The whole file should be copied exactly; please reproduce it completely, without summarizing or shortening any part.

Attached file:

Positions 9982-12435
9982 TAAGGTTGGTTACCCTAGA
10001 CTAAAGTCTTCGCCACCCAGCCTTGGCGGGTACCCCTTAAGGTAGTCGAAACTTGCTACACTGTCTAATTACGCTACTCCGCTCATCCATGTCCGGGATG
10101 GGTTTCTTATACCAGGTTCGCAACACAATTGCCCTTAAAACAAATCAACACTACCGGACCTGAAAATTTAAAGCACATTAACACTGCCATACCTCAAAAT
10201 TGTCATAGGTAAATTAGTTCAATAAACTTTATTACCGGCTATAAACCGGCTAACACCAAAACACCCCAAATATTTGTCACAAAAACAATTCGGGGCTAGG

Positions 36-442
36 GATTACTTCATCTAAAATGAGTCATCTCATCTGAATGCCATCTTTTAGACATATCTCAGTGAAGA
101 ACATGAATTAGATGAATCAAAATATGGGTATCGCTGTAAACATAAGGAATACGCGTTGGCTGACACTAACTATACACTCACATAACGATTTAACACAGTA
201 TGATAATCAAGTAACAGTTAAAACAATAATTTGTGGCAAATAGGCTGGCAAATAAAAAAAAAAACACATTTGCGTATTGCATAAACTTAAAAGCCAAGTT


Positions 9982-12435
9982 TAAGGTTGGTTACCCTAGA
10001 CTAAAGTCTTCGCCACCCAGCCTTGGCGGGTACCCCTTAAGGTAGTCGAAACTTGCTACACTGTCTAATTACGCTACTCCGCTCATCCATGTCCGGGATG
10101 GGTTTCTTATACCAGGTTCGCAACACAATTGCCCTTAAAACAAATCAACACTACCGGACCTGAAAATTTAAAGCACATTAACACTGCCATACCTCAAAAT
10201 TGTCATAGGTAAATTAGTTCAATAAACTTTATTACCGGCTATAAACCGGCTAACACCAAAACACCCCAAATATTTGTCACAAAAACAATTCGGGGCTAGG

Positions 36-442
36 GATTACTTCATCTAAAATGAGTCATCTCATCTGAATGCCATCTTTTAGACATATCTCAGTGAAGA
101 ACATGAATTAGATGAATCAAAATATGGGTATCGCTGTAAACATAAGGAATACGCGTTGGCTGACACTAACTATACACTCACATAACGATTTAACACAGTA
201 TGATAATCAAGTAACAGTTAAAACAATAATTTGTGGCAAATAGGCTGGCAAATAAAAAAAAAAACACATTTGCGTATTGCATAAACTTAAAAGCCAAGTT